Syracuse's Rick Jackson Trims Down, Gets Hungry
A year ago, Rick Jackson was a guy heavy on potential for the Syracuse Orange, and, well, just a little heavy.
This season, Jackson is 25 pounds lighter and has become a double-double waiting to happen for the surprising fifth-ranked Orange. The 6-foot-9, 239-pound big man has managed a double-double in eight out of 10 games for Syracuse this season, making it more of a story when he doesn't hit the mark.
The increased expectations are fine with the senior, who is growing, or perhaps more accurately, squeezing into the role of team leader as well as offensive force.
"My mission is to get as many rebounds as I can before I even score because I feel like I can score in the flow of the game," said Jackson, who managed just three double-doubles in the 35 games he started for Syracuse last year. "Getting rebounds is going to create opportunities for me to get baskets. So, when I am out there, scoring is not really what I'm thinking about. I'm more thinking about rebounding than scoring."
Naturally with forward Arinze Onuaku gone, more of the scoring responsibility inside has fallen to Jackson. He's responded by being even more active on the boards and generating points off offensive rebounds.
That was never more evident than last Tuesday night when Jackson and his 17 points and 16 rebounds led the Orange to a convincing 72-58 win over Michigan State during the Jimmy V Classic at New York's Madison Square Garden. Jackson simply overpowered Spartans forward Draymond Green with his quickness and explosiveness around the basket.
"He's been doing it since Day 1 this year," said Syracuse coach Jim Boeheim, whose team is now a perfect 10-0. "He's been a monster inside, defensively, offensively, rebounding. He's been tremendous. He's been stable and steady every game for us. He's been there every game. He's been as good an inside guy as you can ask for."
Part of Jackson's growth has come with the realization that he along with teammate and longtime friend Scoop Jardine will have to lead the Orange if they have any hope of the surviving the Big East this season. As a result, Jackson has taken a much more serious approach both in practice and in games.
His teammates have certainly noticed a big difference.
"He's a senior and I feel like you can see the hunger in his eyes before we step out there," said junior forward Kris Joseph. "He approaches every game like a professional. He doesn't fool around before the games like maybe he would his sophomore or junior year.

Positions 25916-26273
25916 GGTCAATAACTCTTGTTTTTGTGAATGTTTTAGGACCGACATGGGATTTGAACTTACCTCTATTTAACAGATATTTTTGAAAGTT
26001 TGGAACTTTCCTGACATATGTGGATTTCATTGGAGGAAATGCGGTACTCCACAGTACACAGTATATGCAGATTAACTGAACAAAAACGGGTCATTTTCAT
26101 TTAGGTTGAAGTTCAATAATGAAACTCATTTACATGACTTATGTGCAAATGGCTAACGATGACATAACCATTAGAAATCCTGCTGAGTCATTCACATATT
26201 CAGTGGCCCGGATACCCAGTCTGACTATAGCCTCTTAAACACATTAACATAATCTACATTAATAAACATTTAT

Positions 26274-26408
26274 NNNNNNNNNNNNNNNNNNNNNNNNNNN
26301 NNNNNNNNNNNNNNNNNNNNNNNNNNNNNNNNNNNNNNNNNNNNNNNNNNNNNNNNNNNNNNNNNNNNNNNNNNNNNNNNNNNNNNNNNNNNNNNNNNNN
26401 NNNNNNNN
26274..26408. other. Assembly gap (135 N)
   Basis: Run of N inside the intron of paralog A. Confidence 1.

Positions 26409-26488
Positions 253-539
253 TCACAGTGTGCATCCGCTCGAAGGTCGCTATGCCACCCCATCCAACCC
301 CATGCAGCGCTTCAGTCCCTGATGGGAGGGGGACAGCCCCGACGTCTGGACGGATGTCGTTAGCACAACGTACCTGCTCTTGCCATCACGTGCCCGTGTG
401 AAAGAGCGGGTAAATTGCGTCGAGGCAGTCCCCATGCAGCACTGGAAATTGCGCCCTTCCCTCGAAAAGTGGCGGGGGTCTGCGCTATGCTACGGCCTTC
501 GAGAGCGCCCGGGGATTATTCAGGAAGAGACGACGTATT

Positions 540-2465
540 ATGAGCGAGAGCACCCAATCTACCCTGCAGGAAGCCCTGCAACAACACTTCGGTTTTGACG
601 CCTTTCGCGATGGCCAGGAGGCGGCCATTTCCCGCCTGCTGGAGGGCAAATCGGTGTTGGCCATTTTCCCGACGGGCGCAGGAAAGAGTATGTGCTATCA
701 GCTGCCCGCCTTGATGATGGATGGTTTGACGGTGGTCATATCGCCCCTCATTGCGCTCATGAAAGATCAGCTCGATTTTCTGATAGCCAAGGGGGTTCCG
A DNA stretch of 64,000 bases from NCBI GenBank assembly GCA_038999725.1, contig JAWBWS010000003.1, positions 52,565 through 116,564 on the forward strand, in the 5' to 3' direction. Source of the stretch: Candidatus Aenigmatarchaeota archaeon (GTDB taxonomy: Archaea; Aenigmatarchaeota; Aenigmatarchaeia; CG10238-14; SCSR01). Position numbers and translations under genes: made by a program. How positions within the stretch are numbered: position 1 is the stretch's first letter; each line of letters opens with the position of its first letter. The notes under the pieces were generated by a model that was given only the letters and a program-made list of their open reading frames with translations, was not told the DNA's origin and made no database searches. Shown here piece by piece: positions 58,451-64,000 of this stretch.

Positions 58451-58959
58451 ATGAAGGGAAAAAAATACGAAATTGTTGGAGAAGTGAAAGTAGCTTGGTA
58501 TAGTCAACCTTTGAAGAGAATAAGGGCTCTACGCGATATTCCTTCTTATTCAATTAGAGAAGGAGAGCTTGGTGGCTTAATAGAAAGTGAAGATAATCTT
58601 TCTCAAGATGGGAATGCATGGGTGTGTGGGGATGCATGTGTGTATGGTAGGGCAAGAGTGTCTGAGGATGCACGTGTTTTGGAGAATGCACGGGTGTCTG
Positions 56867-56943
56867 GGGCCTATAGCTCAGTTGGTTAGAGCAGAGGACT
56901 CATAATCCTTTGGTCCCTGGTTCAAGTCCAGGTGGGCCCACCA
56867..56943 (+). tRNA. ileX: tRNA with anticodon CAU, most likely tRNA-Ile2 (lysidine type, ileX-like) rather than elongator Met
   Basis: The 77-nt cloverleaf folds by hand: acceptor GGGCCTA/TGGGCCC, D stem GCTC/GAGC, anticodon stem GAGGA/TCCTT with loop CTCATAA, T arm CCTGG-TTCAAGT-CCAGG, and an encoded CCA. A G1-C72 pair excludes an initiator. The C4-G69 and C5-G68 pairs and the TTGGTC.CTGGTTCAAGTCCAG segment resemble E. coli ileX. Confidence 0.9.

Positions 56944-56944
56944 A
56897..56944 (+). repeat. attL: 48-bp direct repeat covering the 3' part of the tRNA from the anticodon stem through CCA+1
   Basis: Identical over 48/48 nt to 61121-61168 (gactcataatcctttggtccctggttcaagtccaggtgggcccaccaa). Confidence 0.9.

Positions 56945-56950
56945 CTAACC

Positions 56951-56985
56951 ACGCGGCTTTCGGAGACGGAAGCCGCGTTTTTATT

"He's really taken it upon himself to take on that leadership role as one of the leaders and just lead by example. He is trying to get after every rebound and averaging a double-double."
Much of his increased activity in the post can be attributed to slimmed-down frame, which came at Boeheim's urging. Jackson is now a lot quicker than most in the paint, while his endurance has also been a key factor.
"I'm lighter, more mobile. I can bang with guys and find my way around the glass," said Jackson, who is averaging 14 points and 12.5 rebounds after coming off an 18-point, 10-rebound performance in Saturday's win over Colgate. "I have a knack for getting rebounds and it's just paying off right now."
Boeheim says he has also noticed a change in Jackson but he won't attribute it all to the weight loss. He believes it has much more to do with Jackson's determination in all facets of his game.
"I just think he's made up his mind. He's been a good rebounder, but this year he doesn't have help out there so he is taking it upon himself to do a better job on the boards. I just think he is more focused there.
"The weight helps his stamina I think, but he's just determined to go get the ball."
Jackson's desire has opened up opportunities for the Orange's perimeter players and it's also opened possibilities for the team that may not have seemed realistic coming into the season.
"We are going to have to feed off of Rick. He eats everything off the glass, that's how he gets his points," Joseph said. "He's going to be big because we are going to need him to suck in people inside and get us open shots. So we are definitely going to need him to keep playing at his high level in order for the entire team to be successful."
A smaller man, a bigger role.